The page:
Warli, an internationally recognized, popular, and appreciated art form is my next stop on my explorative journey of Indian arts and crafts. India has a rich tradition of folk arts and the custodians of which are the many tribes that live in the interiors of various states.
Warli paintings take their name from the Warli tribe of east India. It is the beautiful folk art traditionally created by the Warli tribals of Maharashtra, including other tribes on the outskirts of the state. The origin of Warli is unknown but it can be traced back to as early as the tenth century AD. Around 1970 Warli caught the attention of the urban world.
The Warlis did not have a written language until recent times and their art was a way to carry forward their beliefs through the generations. Their drawings revolve around the traditions of their communities, the tools they use and their association with nature. Themes include community dances, the harvest, celebrations, animals and birds, and daily activities.
Unlike some other traditional Indian cultural art paintings that are very detailed and centered around mythological stories, Warli paintings express everyday life and basic objects through a simplistic manner of drawing. The central motif in these ritual paintings is surrounded by scenes portraying hunting, fishing and farming, festivals and dances, trees and animals.
These rudimentary drawings show human and animal bodies represented by two triangles joined at the tip. Although amusing and practically simple, this way of drawing the bodies in a precarious equilibrium symbolizes the balance of the universe, and of the couple.
These paintings use a very basic graphic vocabulary: a circle, a triangle and a square. They have a very monosyllabic representation; for example, the circle and triangle come from their observation of nature, the circle representing the sun and the moon, the triangle derived from mountains and pointed trees. The square indicates a sacred enclosure or a piece of land.
Warli paintings are typically painted as murals on the inside walls of the mud huts. They are repeatedly erased and new paintings are made during special rituals like weddings or the harvest. These basic stick figures are drawn using only white color on an austere mud base and the objects seldom overlap. These pictorial drawings are made using rudimentary techniques. The walls are made of a mixture of branches, earth and cow dung, making a red ochre background for the wall paintings. Their white pigment is a mixture of rice paste and water with gum as a binding. They use a bamboo stick chewed at the end to make it as supple as a paintbrush.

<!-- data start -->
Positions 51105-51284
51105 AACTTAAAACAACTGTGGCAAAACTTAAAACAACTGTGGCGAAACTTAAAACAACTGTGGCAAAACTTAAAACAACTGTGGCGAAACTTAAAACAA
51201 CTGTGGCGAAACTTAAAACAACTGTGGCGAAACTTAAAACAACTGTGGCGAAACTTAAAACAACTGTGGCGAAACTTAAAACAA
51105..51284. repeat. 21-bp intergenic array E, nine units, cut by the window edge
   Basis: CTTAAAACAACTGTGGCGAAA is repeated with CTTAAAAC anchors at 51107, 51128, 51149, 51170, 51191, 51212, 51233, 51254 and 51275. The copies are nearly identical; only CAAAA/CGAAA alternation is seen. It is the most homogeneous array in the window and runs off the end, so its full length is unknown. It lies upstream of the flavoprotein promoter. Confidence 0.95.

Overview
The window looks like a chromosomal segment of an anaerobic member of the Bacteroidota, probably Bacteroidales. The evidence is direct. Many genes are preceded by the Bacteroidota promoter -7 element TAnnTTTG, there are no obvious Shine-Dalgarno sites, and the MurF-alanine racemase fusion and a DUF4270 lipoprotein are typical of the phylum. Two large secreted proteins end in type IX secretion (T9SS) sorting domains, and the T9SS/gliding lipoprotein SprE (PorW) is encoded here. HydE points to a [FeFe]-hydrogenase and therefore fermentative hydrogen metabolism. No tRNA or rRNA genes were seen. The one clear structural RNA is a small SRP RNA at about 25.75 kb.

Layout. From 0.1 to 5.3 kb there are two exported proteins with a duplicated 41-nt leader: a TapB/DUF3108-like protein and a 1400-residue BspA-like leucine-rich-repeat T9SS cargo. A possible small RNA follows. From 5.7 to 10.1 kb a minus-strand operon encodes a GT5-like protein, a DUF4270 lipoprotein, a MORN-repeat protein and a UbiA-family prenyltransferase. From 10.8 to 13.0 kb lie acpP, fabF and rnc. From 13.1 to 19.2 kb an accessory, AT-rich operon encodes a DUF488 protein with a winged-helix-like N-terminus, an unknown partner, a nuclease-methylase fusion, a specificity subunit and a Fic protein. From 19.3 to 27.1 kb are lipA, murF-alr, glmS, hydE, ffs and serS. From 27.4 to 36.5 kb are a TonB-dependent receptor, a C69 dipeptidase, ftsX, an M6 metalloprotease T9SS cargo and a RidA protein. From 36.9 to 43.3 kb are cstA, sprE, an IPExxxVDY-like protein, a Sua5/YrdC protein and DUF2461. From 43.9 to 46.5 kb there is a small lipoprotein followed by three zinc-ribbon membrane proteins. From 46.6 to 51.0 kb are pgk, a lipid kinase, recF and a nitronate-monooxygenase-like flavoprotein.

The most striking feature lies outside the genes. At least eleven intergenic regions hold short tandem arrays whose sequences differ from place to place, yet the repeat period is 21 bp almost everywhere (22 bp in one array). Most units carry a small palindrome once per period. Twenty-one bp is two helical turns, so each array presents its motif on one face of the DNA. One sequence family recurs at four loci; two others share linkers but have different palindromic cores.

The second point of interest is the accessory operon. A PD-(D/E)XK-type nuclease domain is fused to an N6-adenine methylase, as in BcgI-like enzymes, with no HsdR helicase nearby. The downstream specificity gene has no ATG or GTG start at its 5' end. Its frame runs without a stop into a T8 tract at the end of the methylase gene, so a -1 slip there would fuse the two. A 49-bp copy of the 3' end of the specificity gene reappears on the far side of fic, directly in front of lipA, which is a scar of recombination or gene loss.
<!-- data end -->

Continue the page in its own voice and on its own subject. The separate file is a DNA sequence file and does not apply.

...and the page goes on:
For my project I chose a canvas pouch and canvas tote bag:
As you all know, I like to use traditional arts and crafts in a more contemporary manner. The canvas material lends a rusticity and the color of this pouch and tote bag is a funky and on-trend color that further helps in carrying this traditional art form into an updated and usable form. I wanted to go with a party/celebration theme. On the pouch you can see theme related motifs and patterns, people with different musical instruments and bodies in symbolic dance movements.
Psst.... Did you notice the Warli print on the fabric under the pouch?!!
On the tote bag I continued with the celebration theme. The loose rhythmically repeating pattern is representative of a celebratory tribal dance called the ‘Tarpa Dance’. Men and women alternate in a spiral formation and dance facing the people playing the musical instruments. Women are depicted with a single knot in the back of their head.
I intend to use this pouch and tote to carry my drawing and art supplies. Though I think this pouch would work well as an evening bag to a dance party too ;).
A few years ago, I had the delightful experience of participating in a tribal dance in a small town on the border of Vishakhapatnam and Orissa. I remember waiting for hours to watch this…and was thrilled to participate. Though not from the Warli region, it’s a typical tribal dance in which all the women interlace arms behind each other and move in rhythm with simple dance steps around in a circle. Sometimes the women break off in parts and the circle halves/parts overlap or intersect and continue the dance movements. All the women dancing and others of the tribe standing on the sidelines sing together to the beat of drums. The songs have a rustic chant sort of quality to them. It was such an awesome experience!
Art does not need to be complex, the simplicity in the reflection of life in this art form is very appealing. In Warli, it is interesting to see how a monochromatic composition with rudimentary forms can be so appealing.
Some relevant links and further reading material on this art form: